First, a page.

Commonwealth threatens tougher action against Fiji

LONDON,  (Reuters) – The Commonwealth said yesterday it would take tougher action against Fiji in September  unless it had moved to hold elections by then.

A group of Commonwealth ministers met in London to consider  the situation in Fiji, where military leader Frank Bainimarama  appointed himself prime minister after staging a coup in 2006.

Bainimarama has recently gone back on a promise to hold  elections in the first quarter of 2009. He says Fiji must first  change its racially based electoral system, which he blames for  past instability in the coup-plagued nation.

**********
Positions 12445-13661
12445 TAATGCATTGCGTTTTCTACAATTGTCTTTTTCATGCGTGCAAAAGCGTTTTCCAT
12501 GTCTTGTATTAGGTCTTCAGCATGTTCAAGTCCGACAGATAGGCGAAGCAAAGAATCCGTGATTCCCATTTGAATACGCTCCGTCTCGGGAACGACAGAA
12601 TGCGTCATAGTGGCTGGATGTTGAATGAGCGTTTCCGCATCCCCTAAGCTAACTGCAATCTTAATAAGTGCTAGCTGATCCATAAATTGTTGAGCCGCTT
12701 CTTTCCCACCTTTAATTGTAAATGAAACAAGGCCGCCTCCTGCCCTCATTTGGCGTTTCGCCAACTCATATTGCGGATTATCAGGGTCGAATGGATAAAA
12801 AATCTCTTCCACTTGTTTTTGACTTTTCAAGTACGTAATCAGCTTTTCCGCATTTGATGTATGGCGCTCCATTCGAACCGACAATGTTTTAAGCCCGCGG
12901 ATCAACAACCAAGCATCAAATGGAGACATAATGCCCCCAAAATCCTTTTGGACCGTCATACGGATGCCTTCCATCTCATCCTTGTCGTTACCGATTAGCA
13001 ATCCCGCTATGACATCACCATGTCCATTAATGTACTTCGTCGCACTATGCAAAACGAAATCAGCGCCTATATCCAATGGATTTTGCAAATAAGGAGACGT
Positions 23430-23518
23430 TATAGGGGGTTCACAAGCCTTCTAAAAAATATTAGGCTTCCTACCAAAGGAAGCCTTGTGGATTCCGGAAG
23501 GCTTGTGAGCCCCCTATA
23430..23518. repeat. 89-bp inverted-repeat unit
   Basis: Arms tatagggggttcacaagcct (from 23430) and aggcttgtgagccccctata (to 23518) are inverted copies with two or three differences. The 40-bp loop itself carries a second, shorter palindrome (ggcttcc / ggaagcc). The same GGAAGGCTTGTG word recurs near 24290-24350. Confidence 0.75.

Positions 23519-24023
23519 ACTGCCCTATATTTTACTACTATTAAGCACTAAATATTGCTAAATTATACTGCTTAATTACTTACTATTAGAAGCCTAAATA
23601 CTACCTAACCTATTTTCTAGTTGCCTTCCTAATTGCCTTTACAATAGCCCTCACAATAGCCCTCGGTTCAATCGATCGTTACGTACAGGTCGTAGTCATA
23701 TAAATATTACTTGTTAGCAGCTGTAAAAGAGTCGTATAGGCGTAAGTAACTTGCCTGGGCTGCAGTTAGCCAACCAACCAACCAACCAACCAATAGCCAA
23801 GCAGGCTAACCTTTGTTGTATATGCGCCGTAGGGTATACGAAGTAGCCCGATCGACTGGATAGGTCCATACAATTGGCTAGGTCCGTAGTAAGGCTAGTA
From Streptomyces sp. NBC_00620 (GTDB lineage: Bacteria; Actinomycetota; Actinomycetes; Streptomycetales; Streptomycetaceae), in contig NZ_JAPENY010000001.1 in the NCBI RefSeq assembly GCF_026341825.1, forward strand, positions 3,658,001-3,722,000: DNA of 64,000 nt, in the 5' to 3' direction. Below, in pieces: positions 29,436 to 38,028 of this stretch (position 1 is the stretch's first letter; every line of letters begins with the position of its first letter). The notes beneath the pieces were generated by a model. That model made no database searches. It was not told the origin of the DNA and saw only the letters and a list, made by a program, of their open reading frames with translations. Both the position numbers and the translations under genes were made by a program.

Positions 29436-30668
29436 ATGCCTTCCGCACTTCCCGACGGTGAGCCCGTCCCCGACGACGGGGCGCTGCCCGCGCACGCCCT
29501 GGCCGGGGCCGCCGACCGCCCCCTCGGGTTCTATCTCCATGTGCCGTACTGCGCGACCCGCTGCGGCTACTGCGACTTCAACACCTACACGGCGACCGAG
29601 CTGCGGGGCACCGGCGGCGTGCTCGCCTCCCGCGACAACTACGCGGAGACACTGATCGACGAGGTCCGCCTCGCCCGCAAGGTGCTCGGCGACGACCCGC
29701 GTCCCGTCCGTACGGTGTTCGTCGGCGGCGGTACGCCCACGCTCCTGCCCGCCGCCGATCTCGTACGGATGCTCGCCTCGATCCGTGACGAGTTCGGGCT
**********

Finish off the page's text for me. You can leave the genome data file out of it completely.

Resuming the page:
In a statement, the Commonwealth ministers said they  deplored the fact that Fiji contravened the principles of the  Commonwealth, a grouping of 53 countries, mainly former British  colonies.

Fiji had not stuck to its March 2009 deadline for holding  elections and had not indicated an alternative date, it said.

Fiji is already suspended from Commonwealth meetings but the  Commonwealth said it could go further if Fiji failed to make  enough progress.

If a country is fully suspended, it loses access to  Commonwealth advice and technical assistance. Commonwealth  member states are encouraged to take further steps such as  limiting government-to-government contacts.

In January, South Pacific island leaders gave Fiji until May  1 to set a date for elections in 2009 or face possible  suspension from the 15-nation Pacific Islands Forum.

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